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Posts Tagged ‘Politicians’

The official motto of the United States is “In God We Trust.”

The official motto of Washington, DC, is “Justitia Omnibus,” which means “Justice for All.”

These are nice statements, but they apply too broadly. We also should have a motto specifically for politicians. Something that captures the zeitgeist of our overlords in Washington.

I can’t claim this is my idea.

I’m pushing the concept after seeing a statement on Twitter that would be a perfect motto for the political crowd in DC.  Feel free to come up with alternatives, but this one will be hard to beat.

Heck, it also could have been a replacement for Obama’s unofficial campaign slogan.

Politician Motto

Very similar, in spirit, to these great cartoons from Chuck Asay and Glenn McCoy.

And if you like mocking the political class, I have lots of other material for you to enjoy. You can read about how the men and women spend their time screwing us and wasting our money.

We also have some examples of what people in Montana, Louisiana, Nevada, and Wyoming think about big-spending politicians.

This little girl has a succinct message for our political masters, here are a couple of good images capturing the relationship between politicians and taxpayers, and here is a somewhat off-color Little Johnny joke.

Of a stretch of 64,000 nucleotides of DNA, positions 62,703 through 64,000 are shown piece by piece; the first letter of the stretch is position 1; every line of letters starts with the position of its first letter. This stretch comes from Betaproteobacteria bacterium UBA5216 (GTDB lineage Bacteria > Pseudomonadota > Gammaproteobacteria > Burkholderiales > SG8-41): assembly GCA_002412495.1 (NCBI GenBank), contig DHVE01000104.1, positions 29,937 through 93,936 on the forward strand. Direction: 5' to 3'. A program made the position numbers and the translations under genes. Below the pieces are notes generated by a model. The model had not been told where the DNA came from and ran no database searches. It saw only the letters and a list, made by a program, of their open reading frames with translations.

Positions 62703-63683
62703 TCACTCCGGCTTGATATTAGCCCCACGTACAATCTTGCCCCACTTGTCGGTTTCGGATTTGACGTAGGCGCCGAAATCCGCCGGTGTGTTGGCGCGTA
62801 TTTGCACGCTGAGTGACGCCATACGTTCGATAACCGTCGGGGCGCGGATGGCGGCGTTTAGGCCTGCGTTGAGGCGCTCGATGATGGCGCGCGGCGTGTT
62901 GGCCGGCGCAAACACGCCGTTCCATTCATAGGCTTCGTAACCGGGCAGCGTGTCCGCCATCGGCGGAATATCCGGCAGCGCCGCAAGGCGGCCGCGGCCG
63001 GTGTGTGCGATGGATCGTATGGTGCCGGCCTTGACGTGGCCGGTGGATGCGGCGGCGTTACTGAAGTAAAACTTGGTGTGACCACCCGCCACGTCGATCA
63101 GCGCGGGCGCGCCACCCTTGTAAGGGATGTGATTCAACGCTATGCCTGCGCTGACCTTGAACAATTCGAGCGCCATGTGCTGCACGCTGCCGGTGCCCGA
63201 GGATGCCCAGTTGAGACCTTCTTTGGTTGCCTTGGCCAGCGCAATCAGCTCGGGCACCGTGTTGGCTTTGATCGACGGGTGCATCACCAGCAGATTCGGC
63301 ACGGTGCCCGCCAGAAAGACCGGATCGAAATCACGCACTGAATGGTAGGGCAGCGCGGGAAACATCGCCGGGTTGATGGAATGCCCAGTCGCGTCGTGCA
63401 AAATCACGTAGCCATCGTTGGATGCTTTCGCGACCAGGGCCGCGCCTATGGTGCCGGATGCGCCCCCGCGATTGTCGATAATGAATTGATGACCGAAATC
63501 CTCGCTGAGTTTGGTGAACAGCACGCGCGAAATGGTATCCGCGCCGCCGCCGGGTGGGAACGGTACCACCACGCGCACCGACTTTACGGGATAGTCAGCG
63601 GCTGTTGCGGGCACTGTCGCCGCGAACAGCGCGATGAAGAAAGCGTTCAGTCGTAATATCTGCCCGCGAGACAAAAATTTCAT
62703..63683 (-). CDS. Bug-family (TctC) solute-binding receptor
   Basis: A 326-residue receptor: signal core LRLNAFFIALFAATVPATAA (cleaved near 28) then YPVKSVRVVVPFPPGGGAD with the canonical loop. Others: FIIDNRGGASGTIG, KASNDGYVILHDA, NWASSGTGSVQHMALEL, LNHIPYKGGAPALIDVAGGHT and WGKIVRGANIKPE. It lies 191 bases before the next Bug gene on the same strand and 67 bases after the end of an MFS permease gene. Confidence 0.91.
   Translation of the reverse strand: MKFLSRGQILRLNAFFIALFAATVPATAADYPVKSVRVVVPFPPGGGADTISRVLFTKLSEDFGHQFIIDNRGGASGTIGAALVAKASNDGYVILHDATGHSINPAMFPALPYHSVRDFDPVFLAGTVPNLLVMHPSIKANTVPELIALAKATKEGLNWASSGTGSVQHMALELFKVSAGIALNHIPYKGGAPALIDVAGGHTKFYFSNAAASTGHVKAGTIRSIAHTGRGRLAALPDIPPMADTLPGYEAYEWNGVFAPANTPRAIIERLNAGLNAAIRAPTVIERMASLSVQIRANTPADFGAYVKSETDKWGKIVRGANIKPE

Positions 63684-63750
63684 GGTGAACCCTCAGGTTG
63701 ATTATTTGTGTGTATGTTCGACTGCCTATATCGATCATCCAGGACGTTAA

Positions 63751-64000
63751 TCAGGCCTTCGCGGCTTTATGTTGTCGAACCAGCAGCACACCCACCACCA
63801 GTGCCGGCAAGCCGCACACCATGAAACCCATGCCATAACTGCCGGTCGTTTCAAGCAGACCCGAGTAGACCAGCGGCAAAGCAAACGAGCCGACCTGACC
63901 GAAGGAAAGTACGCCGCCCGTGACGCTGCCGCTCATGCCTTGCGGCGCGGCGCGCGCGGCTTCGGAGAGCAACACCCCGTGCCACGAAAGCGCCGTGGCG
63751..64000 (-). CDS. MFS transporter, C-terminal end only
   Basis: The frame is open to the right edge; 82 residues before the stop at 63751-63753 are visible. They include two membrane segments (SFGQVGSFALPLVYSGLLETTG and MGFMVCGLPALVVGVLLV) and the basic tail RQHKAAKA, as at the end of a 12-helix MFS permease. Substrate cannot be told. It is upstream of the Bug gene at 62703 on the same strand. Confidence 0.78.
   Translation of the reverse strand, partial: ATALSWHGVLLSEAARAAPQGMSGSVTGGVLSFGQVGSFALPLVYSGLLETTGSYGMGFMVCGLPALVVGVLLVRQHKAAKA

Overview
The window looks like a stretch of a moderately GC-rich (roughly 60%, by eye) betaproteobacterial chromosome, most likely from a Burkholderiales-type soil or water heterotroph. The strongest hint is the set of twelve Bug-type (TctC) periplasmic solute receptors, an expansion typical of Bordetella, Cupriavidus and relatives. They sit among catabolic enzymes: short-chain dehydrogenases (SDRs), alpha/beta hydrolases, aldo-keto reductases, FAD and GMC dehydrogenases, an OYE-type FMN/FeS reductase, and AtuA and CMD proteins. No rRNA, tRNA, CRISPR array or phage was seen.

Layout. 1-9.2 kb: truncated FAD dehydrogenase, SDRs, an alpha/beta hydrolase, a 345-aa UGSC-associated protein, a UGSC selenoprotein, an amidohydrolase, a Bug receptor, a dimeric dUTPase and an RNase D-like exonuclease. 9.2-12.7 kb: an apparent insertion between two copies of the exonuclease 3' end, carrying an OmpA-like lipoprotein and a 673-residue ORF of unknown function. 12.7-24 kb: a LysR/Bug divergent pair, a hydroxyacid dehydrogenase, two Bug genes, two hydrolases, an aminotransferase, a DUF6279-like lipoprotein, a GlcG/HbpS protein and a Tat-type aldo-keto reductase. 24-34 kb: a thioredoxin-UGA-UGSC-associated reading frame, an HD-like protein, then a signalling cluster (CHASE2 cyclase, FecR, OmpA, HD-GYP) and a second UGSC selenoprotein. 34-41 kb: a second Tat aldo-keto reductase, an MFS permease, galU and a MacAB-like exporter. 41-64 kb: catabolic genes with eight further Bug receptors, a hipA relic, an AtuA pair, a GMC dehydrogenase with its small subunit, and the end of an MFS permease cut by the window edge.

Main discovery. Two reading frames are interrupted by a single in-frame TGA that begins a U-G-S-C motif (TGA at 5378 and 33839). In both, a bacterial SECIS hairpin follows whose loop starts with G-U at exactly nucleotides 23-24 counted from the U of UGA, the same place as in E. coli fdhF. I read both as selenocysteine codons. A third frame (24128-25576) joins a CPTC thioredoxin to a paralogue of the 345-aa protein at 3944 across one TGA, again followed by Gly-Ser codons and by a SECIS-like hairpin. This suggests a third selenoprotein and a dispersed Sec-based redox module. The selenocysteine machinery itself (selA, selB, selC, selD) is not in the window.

Speaking of risqué humor, here’s a portrayal of a politician and lobbyist interacting.

Returning to G-rated material, you can read about the blind rabbit who finds a politician. And everyone enjoys political satire, as can be found in these excerpts from the always popular Dave Barry.

Last but not least, let’s not forgot to include this joke by doctors about the crowd in Washington.

P.S. The unofficial motto of DC, which can be found on license plates, is “Taxation without Representation.”

I’m not overly sympathetic to this message because its part of a campaign to make the federal city into a state and we definitely don’t need two more Senators with a vested interest in ever-expanding government.

But since I’m always looking to find common ground, maybe we can strike a deal. The folks in Washington can have “taxation with representation” if they’re willing to let the rest of us choose “no taxation and no representation.”

Suffice to say I’m not expecting many takers.

P.P.S. For what it’s worth, I think my license plate is better than the ones in DC.

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Last year, while writing about the sleazy and self-serving behavior at the IRS, I came up with a Theorem that explains day-to-day behavior in Washington.